When Liz Mixdorf's son Meyer was confined to his hospital room following a stem cell treatment for the brain cancer he was battling, she came up with an ingenious idea to brighten his spirits.
Even she, however, could never have imagined how much joy it would bring both Meyer, five, and medical staff.
The little boy, from Arkansas, was receiving treatment at the Children's Mercy Kansas City hospital when Liz brought him in a packet of brightly coloured Post-It notes, using them to make a smiley face on his window.
"We were simply trying to entertain Meyer and keep his spirits up," she told GMA.
It wasn't long until medical staff working at the Truman Medical Centers in the building across the road from Meyer's room responded by making their own smiley face in reply.
Then began a daily game with what the boy called his 'mystery friends'.
As Johnna Schindlbeck, who works at TMC, told GMA, her smiley face was a simple way to communicate someone had seen the work. However, the boy's increasingly elaborate designs tested her creative powers.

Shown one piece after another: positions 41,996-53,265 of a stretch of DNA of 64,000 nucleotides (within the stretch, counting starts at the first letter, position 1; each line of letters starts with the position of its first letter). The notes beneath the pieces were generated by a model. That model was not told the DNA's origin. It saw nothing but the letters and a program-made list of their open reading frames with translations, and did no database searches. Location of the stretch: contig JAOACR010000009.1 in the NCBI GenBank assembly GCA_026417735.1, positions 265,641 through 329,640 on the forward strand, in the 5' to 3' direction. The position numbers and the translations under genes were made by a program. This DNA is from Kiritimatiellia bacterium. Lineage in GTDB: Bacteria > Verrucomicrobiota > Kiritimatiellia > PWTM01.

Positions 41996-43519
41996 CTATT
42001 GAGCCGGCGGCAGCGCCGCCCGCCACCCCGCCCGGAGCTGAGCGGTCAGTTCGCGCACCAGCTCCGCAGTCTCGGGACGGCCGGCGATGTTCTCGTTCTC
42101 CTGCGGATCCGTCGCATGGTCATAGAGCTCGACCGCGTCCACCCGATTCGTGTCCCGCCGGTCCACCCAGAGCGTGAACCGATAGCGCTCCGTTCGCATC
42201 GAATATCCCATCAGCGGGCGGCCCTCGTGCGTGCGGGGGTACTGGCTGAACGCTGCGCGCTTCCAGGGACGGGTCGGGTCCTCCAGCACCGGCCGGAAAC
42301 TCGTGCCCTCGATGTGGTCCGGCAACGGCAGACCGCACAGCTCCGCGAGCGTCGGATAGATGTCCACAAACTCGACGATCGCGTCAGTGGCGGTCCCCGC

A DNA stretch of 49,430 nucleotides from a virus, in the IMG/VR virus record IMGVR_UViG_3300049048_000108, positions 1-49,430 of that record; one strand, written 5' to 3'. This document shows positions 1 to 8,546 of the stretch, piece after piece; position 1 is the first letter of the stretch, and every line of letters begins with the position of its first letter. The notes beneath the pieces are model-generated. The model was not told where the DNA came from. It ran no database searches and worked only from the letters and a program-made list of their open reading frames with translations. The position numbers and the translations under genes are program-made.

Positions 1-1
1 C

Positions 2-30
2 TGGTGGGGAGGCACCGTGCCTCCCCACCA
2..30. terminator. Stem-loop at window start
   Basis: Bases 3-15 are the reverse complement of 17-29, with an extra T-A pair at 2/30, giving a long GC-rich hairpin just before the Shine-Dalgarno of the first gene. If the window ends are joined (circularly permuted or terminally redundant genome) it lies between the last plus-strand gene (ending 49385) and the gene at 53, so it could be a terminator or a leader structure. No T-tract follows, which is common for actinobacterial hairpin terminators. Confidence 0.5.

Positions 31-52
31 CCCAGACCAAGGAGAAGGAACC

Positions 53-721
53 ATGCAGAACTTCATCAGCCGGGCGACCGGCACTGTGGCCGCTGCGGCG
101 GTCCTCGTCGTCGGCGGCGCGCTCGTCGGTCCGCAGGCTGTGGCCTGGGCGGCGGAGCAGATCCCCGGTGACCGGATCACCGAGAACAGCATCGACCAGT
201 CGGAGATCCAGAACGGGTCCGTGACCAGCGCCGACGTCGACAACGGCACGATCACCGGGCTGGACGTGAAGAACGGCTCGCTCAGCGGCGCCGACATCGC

"I thought it was cute and grabbed some notes and put up a little winky face," she said. "I thought, 'Oh wow, this escalated fast'," Schindlbeck said, adding she initially hadn't realised it was the work of a patient.
"If this little art makes him happy, gives him something to look forward to, and it makes his mother and his family know that other people care ... it was so rewarding for me to see," she continued. "I was just at the right place at the right time to be part of something that was so simply beautiful."
Occasionally, she and Meyer would catch the other putting up the designs and wave hello to one another. Eventually, Meyer was deemed fit enough to walk across the road and meet his mystery friends, including Schindlbeck.
A Facebook post from TMC shared the moment the two parties were able to meet, posting photos of Meyer playing with new gifts from staff and posing with the team who helped recreate his designs.
In an interview with local network KMBC9, who captured the moment, Mixdorf said it brought some much needed joy to each day of his six week stay.
"Every morning he would hop out of bed, as soon as someone was switching, he knew," she said.
In a recent Facebook update, Mixdorf also shared the happy news that scans had shown Meyer's brain and spine were now 'cancer free' and the pair could soon return home to Arkansas.
"Last night at 8:30pm the oncologist called us and informed us that the MRI results were in, and Meyer's brain and spine are currently CANCER FREE," she wrote.
"Meyer literally jumped in the air and exclaimed 'YES!' when we told him about the scans and that we will be heading HOME this weekend. Many happy tears of praise."